But if a new leader makes Balls’ shadow Chancellor, he’ll have a shadow Chancellor whose position on the deficit is simply not going to seem credible to the public; Balls has already said that he thinks the plan Labour went into the election with for the deficit was too ambitious. The Tories are convinced that if Balls is shadow Chancellor, they’ll have the dividing lines they want on the economy.
A better department for Balls to shadow would be the Home Office. As David Davis showed, a politician with an appetite for hard work, an eye for a story and an appreciation of the importance of building up a network of leakers can claim ministerial scalps in this brief. Balls is also well suited to play the populist card against the coalition’s liberal policies on crime and civil liberties.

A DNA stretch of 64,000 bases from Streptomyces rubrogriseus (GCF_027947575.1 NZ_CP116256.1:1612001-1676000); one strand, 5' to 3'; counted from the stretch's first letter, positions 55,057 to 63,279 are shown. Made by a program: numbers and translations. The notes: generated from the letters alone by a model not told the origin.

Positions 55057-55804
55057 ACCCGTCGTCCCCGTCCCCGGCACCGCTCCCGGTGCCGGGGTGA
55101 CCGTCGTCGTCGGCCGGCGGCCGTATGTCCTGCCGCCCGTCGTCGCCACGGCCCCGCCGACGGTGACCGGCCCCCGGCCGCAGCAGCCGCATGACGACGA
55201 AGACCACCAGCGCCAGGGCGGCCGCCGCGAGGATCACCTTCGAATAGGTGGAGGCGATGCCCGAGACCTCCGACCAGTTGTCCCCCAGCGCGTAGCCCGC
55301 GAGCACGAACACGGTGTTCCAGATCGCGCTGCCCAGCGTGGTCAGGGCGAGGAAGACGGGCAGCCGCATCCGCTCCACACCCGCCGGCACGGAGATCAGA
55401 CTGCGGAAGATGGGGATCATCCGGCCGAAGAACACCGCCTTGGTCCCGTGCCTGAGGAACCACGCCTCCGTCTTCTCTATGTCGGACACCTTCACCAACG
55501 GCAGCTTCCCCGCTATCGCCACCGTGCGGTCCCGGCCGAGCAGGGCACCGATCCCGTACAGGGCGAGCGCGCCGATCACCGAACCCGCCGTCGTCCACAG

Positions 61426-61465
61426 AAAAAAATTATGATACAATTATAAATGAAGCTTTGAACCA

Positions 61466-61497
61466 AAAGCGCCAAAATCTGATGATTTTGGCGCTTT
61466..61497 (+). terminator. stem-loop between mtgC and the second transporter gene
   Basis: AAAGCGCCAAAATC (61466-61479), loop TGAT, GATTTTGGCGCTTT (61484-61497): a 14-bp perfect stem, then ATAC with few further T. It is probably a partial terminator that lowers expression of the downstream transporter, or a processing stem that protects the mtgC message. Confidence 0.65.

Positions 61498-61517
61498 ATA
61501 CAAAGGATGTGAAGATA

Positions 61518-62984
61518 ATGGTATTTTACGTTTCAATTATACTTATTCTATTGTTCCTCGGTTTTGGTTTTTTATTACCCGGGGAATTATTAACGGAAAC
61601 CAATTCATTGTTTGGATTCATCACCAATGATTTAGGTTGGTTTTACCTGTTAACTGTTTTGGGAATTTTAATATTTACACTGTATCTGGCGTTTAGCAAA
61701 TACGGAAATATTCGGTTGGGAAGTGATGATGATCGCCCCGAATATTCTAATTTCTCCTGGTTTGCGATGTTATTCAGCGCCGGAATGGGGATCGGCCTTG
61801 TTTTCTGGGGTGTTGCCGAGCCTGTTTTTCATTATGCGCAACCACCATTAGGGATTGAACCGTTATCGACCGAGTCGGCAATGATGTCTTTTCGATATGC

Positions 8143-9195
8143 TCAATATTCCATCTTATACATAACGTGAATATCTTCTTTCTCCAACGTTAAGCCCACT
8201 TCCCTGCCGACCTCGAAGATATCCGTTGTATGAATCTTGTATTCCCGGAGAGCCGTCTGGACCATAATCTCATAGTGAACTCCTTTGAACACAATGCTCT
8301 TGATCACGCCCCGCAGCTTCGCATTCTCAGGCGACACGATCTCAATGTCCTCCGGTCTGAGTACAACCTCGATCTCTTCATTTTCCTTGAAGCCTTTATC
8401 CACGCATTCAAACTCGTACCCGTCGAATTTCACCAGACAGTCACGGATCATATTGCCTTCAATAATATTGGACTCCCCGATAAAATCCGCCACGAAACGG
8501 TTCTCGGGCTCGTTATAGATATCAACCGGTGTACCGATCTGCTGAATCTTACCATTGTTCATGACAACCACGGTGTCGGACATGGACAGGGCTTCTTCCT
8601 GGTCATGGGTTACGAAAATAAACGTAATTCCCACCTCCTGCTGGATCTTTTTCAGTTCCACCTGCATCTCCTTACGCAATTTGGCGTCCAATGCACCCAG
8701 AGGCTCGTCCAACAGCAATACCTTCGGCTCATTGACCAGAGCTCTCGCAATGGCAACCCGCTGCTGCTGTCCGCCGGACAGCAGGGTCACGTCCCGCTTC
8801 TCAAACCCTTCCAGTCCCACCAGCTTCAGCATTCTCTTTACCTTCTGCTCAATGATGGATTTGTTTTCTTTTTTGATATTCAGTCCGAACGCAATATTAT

This move would also allow the new leader to make Yvette Cooper shadow Chancellor. Cooper would be an ideal contrast to Osborne and Alexander for Labour. Her facility with numbers and economic theory would also put her at an advantage over the Chancellor and Chief Secretary neither of whom are economists by training.
The other fascinating shadow Cabinet question is where will the victorious Miliband place his brother?